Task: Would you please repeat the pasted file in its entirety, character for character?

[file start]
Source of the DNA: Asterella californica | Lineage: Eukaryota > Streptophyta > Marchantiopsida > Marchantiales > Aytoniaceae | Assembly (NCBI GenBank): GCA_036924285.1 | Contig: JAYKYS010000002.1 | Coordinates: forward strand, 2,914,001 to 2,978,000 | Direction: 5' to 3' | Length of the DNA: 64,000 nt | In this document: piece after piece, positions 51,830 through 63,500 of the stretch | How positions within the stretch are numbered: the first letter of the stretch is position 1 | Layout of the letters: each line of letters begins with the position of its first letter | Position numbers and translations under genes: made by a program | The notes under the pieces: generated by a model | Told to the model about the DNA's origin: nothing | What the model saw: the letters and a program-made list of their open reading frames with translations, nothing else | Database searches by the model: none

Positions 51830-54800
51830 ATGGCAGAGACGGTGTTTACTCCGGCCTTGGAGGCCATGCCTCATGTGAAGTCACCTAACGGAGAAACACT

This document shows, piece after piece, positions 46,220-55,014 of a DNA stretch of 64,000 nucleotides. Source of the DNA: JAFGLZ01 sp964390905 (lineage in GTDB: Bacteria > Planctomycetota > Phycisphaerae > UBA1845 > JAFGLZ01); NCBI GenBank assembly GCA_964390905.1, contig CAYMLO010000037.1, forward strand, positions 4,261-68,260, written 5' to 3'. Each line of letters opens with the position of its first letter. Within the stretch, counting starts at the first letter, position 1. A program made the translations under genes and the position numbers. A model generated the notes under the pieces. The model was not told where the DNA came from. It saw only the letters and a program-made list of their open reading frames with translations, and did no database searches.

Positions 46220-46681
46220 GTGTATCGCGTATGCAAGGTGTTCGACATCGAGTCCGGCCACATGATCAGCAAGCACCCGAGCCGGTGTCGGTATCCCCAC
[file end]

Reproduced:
Source of the DNA: Asterella californica | Lineage: Eukaryota > Streptophyta > Marchantiopsida > Marchantiales > Aytoniaceae | Assembly (NCBI GenBank): GCA_036924285.1 | Contig: JAYKYS010000002.1 | Coordinates: forward strand, 2,914,001 to 2,978,000 | Direction: 5' to 3' | Length of the DNA: 64,000 nt | In this document: piece after piece, positions 51,830 through 63,500 of the stretch | How positions within the stretch are numbered: the first letter of the stretch is position 1 | Layout of the letters: each line of letters begins with the position of its first letter | Position numbers and translations under genes: made by a program | The notes under the pieces: generated by a model | Told to the model about the DNA's origin: nothing | What the model saw: the letters and a program-made list of their open reading frames with translations, nothing else | Database searches by the model: none

Positions 51830-54800
51830 ATGGCAGAGACGGTGTTTACTCCGGCCTTGGAGGCCATGCCTCATGTGAAGTCACCTAACGGAGAAACACT

This document shows, piece after piece, positions 46,220-55,014 of a DNA stretch of 64,000 nucleotides. Source of the DNA: JAFGLZ01 sp964390905 (lineage in GTDB: Bacteria > Planctomycetota > Phycisphaerae > UBA1845 > JAFGLZ01); NCBI GenBank assembly GCA_964390905.1, contig CAYMLO010000037.1, forward strand, positions 4,261-68,260, written 5' to 3'. Each line of letters opens with the position of its first letter. Within the stretch, counting starts at the first letter, position 1. A program made the translations under genes and the position numbers. A model generated the notes under the pieces. The model was not told where the DNA came from. It saw only the letters and a program-made list of their open reading frames with translations, and did no database searches.

Positions 46220-46681
46220 GTGTATCGCGTATGCAAGGTGTTCGACATCGAGTCCGGCCACATGATCAGCAAGCACCCGAGCCGGTGTCGGTATCCCCAC